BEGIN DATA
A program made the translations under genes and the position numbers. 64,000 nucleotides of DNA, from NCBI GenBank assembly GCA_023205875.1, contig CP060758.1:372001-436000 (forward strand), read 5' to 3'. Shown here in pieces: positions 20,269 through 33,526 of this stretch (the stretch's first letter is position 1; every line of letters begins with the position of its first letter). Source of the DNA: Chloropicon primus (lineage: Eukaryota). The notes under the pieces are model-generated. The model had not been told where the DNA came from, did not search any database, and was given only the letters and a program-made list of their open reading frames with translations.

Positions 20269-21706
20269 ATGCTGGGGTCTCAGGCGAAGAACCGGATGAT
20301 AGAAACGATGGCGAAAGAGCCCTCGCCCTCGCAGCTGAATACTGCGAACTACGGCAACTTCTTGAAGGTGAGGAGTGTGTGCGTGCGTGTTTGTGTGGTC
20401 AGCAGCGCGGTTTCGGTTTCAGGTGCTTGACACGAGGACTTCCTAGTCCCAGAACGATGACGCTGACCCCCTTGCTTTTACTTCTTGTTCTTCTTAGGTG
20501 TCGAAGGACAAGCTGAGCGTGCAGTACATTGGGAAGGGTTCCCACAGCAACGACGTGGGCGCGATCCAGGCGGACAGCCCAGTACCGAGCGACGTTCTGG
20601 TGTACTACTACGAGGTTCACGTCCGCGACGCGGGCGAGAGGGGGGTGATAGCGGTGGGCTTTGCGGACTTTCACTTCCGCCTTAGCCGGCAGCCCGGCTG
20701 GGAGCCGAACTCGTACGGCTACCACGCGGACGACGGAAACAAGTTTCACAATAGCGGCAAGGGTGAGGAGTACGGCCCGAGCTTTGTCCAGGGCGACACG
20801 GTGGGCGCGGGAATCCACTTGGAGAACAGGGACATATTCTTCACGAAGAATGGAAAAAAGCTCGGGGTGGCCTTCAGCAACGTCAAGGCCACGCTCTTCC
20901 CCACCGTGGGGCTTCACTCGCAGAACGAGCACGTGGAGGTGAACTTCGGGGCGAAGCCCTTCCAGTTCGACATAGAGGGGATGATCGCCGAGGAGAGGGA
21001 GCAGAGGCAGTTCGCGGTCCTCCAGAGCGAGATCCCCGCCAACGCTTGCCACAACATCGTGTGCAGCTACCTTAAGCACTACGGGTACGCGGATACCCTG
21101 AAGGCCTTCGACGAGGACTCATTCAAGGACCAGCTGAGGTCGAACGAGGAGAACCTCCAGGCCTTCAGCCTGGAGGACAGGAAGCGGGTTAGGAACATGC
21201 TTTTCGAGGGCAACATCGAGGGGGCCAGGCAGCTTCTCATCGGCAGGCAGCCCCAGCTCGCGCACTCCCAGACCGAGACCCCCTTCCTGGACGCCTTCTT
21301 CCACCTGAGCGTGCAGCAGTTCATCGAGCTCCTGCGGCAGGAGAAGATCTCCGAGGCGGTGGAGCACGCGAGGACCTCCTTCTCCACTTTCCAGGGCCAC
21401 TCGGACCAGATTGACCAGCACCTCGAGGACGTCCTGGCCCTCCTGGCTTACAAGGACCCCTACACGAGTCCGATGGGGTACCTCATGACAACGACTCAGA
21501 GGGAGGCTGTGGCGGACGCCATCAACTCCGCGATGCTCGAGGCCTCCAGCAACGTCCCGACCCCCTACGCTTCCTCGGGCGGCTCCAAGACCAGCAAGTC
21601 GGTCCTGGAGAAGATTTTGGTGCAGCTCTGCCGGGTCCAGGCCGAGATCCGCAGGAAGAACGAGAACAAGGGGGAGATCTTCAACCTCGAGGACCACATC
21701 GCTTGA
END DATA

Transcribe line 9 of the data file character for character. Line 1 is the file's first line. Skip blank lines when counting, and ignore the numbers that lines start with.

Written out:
20801 GTGGGCGCGGGAATCCACTTGGAGAACAGGGACATATTCTTCACGAAGAATGGAAAAAAGCTCGGGGTGGCCTTCAGCAACGTCAAGGCCACGCTCTTCC